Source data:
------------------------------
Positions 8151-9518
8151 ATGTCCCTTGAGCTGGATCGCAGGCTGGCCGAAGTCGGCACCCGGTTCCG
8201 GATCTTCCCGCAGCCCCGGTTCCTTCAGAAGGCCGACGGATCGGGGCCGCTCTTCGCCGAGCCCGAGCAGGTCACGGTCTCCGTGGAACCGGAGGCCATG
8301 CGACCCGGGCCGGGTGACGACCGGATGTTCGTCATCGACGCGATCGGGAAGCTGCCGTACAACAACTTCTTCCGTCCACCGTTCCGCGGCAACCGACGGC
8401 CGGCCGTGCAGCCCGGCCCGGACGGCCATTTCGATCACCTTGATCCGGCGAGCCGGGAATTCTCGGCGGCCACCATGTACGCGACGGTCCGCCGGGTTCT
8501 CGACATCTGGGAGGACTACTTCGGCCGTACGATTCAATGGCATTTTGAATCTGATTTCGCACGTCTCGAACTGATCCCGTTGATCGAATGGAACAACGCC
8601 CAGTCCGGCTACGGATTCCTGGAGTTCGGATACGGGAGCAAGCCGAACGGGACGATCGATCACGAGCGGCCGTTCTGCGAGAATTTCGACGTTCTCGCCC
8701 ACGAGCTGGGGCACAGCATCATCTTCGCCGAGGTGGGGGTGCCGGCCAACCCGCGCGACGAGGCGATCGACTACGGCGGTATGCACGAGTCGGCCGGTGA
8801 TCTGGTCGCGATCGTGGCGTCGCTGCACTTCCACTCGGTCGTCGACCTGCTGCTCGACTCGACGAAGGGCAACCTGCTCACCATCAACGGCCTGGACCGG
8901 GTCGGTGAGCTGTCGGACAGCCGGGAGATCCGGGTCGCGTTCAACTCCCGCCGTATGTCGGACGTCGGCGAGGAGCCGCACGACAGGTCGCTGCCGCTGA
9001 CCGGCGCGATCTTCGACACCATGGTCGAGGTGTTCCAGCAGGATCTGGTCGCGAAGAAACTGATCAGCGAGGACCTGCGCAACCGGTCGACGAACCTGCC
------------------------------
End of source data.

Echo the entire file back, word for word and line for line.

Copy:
Positions 8151-9518
8151 ATGTCCCTTGAGCTGGATCGCAGGCTGGCCGAAGTCGGCACCCGGTTCCG
8201 GATCTTCCCGCAGCCCCGGTTCCTTCAGAAGGCCGACGGATCGGGGCCGCTCTTCGCCGAGCCCGAGCAGGTCACGGTCTCCGTGGAACCGGAGGCCATG
8301 CGACCCGGGCCGGGTGACGACCGGATGTTCGTCATCGACGCGATCGGGAAGCTGCCGTACAACAACTTCTTCCGTCCACCGTTCCGCGGCAACCGACGGC
8401 CGGCCGTGCAGCCCGGCCCGGACGGCCATTTCGATCACCTTGATCCGGCGAGCCGGGAATTCTCGGCGGCCACCATGTACGCGACGGTCCGCCGGGTTCT
8501 CGACATCTGGGAGGACTACTTCGGCCGTACGATTCAATGGCATTTTGAATCTGATTTCGCACGTCTCGAACTGATCCCGTTGATCGAATGGAACAACGCC
8601 CAGTCCGGCTACGGATTCCTGGAGTTCGGATACGGGAGCAAGCCGAACGGGACGATCGATCACGAGCGGCCGTTCTGCGAGAATTTCGACGTTCTCGCCC
8701 ACGAGCTGGGGCACAGCATCATCTTCGCCGAGGTGGGGGTGCCGGCCAACCCGCGCGACGAGGCGATCGACTACGGCGGTATGCACGAGTCGGCCGGTGA
8801 TCTGGTCGCGATCGTGGCGTCGCTGCACTTCCACTCGGTCGTCGACCTGCTGCTCGACTCGACGAAGGGCAACCTGCTCACCATCAACGGCCTGGACCGG
8901 GTCGGTGAGCTGTCGGACAGCCGGGAGATCCGGGTCGCGTTCAACTCCCGCCGTATGTCGGACGTCGGCGAGGAGCCGCACGACAGGTCGCTGCCGCTGA
9001 CCGGCGCGATCTTCGACACCATGGTCGAGGTGTTCCAGCAGGATCTGGTCGCGAAGAAACTGATCAGCGAGGACCTGCGCAACCGGTCGACGAACCTGCC